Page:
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Compliance with the wishes of competent patients among future physicians and lawyers: is paternalism a predictable individual or group-specific trait?

Published in Medical Teacher. 2004, vol. 26, no. 5, p. 458-62
Abstract A total of 127 fifth-year medical students and 167 first- to fourth-year law students filled in questionnaires composed of 10 hypothetical scenarios, in which competent patients clearly expressed their particular wish, so that not complying with their wishes for reasons referring to the patient's good would have to be characterized as 'hard paternalism'. In most scenarios, attitudes of law and medical students differed significantly. Medical students showed more paternalistic attitudes than law students in the scenarios describing a patient's request for information about prognosis (p = 0.0003), a terminally ill patient's request to stop mechanical ventilation (p = 0.03), and an AIDS patient's request for a potentially harmful experimental drug (p = 0.05). Compliance with the desire of a Jehovah's Witness not to receive a life-saving blood transfusion predicted less paternalistic responses in almost all other cases. The existence of a paternalistic trait in responses is confirmed. However, the trait explains only 20% of variance.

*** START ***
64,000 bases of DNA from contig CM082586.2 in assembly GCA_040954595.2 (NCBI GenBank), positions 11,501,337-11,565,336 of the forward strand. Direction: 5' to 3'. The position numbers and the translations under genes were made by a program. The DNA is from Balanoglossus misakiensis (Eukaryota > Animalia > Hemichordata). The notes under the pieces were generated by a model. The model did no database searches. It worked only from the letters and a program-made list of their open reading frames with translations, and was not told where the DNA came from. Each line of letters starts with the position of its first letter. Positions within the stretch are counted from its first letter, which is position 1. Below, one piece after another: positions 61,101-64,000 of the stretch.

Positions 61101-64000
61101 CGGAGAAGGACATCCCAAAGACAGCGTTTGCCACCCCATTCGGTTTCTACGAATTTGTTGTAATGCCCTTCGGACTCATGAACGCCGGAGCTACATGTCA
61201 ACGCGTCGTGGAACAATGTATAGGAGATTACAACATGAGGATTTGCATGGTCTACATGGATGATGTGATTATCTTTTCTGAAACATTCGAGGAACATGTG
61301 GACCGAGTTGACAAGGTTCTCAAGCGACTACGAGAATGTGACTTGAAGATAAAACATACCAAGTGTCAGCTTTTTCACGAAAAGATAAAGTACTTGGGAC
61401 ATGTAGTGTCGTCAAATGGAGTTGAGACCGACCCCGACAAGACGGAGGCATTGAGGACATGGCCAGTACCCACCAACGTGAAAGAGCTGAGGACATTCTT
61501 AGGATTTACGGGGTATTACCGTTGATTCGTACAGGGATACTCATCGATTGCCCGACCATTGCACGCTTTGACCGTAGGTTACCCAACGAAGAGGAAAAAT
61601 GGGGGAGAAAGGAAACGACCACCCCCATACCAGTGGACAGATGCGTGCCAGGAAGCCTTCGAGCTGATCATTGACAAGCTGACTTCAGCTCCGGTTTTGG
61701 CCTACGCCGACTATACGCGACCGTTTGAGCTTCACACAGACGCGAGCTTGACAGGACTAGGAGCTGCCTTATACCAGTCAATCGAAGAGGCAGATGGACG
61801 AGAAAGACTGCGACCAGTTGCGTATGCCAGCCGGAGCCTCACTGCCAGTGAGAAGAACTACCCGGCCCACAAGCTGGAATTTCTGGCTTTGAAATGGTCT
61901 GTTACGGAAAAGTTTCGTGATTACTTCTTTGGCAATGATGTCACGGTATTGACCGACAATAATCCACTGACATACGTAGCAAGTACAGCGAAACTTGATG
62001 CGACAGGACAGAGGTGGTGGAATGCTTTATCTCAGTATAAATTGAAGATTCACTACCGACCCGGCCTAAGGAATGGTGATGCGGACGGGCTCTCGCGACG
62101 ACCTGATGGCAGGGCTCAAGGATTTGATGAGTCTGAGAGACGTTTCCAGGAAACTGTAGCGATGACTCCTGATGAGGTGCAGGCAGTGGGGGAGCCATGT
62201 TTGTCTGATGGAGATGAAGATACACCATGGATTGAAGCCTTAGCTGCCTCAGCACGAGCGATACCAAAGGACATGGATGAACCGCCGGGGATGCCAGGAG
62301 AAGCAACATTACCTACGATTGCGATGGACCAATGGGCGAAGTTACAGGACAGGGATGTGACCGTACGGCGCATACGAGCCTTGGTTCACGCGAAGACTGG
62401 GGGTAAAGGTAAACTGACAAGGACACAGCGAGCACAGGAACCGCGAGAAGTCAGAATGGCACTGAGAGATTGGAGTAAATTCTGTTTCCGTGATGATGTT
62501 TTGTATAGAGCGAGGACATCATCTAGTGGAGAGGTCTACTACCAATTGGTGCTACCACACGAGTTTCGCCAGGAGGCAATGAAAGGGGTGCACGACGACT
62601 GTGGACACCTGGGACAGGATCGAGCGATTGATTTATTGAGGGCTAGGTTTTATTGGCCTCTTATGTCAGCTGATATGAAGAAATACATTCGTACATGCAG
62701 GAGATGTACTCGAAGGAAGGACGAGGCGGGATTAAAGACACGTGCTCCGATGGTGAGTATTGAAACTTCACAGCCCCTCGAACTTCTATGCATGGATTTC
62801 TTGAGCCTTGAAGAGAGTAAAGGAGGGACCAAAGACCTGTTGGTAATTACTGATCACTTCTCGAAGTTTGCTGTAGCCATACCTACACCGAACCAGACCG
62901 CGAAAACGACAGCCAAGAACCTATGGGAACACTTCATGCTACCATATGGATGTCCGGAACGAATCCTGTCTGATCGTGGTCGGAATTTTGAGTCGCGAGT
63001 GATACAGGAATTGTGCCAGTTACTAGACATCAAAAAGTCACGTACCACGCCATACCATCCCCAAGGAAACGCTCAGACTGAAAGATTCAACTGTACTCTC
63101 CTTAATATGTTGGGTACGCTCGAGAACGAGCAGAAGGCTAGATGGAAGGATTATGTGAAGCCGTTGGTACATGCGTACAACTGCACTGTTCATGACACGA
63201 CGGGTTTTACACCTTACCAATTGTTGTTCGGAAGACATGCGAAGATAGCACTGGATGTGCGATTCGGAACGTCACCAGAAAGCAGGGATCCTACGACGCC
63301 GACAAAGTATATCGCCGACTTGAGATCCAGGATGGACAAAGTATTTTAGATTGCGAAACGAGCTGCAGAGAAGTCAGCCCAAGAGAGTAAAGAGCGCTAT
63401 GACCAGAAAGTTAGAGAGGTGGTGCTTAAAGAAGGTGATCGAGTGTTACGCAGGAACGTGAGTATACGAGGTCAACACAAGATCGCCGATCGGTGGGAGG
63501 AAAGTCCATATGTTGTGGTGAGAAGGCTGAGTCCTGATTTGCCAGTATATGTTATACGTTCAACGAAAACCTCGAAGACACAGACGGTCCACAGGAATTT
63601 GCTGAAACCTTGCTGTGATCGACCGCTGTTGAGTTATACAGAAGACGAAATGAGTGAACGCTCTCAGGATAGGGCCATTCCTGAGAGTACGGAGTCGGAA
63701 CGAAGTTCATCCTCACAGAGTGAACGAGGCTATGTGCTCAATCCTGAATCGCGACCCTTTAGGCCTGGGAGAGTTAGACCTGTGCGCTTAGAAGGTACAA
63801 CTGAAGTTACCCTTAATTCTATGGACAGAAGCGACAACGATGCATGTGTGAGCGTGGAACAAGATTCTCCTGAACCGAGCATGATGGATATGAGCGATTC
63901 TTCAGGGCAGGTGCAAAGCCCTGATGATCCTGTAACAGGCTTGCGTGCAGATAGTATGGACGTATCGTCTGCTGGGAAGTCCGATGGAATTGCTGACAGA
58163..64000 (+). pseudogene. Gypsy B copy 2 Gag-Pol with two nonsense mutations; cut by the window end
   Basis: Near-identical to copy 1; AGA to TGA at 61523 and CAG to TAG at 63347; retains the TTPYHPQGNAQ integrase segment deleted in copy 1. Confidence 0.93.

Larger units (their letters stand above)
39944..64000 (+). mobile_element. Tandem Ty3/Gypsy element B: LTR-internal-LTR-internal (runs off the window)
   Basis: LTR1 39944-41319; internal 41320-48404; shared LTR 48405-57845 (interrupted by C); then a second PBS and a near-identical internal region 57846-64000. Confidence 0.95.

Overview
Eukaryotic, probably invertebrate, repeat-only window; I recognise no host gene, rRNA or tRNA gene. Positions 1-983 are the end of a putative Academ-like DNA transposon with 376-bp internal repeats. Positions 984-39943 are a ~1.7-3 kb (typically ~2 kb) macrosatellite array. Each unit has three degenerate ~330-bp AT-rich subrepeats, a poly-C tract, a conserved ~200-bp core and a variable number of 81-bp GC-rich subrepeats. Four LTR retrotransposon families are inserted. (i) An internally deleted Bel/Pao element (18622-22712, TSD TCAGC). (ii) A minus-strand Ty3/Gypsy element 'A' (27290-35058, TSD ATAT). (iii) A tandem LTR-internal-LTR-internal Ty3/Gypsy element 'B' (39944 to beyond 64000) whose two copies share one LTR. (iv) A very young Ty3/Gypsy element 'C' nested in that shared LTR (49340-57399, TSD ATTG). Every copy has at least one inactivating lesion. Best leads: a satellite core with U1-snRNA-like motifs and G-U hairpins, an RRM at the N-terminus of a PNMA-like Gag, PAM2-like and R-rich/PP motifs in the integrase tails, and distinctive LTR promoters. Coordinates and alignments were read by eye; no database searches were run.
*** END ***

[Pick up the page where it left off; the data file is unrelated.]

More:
Keywords Decision MakingEducation, Medical, GraduateHumansLawyersPaternalism/ethicsPatient SatisfactionPhysician-Patient RelationsPhysiciansQuestionnairesSwitzerland
Stable URL https://archive-ouverte.unige.ch/unige:1359
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PMID: 15369887

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Deposited on : 2009-04-25

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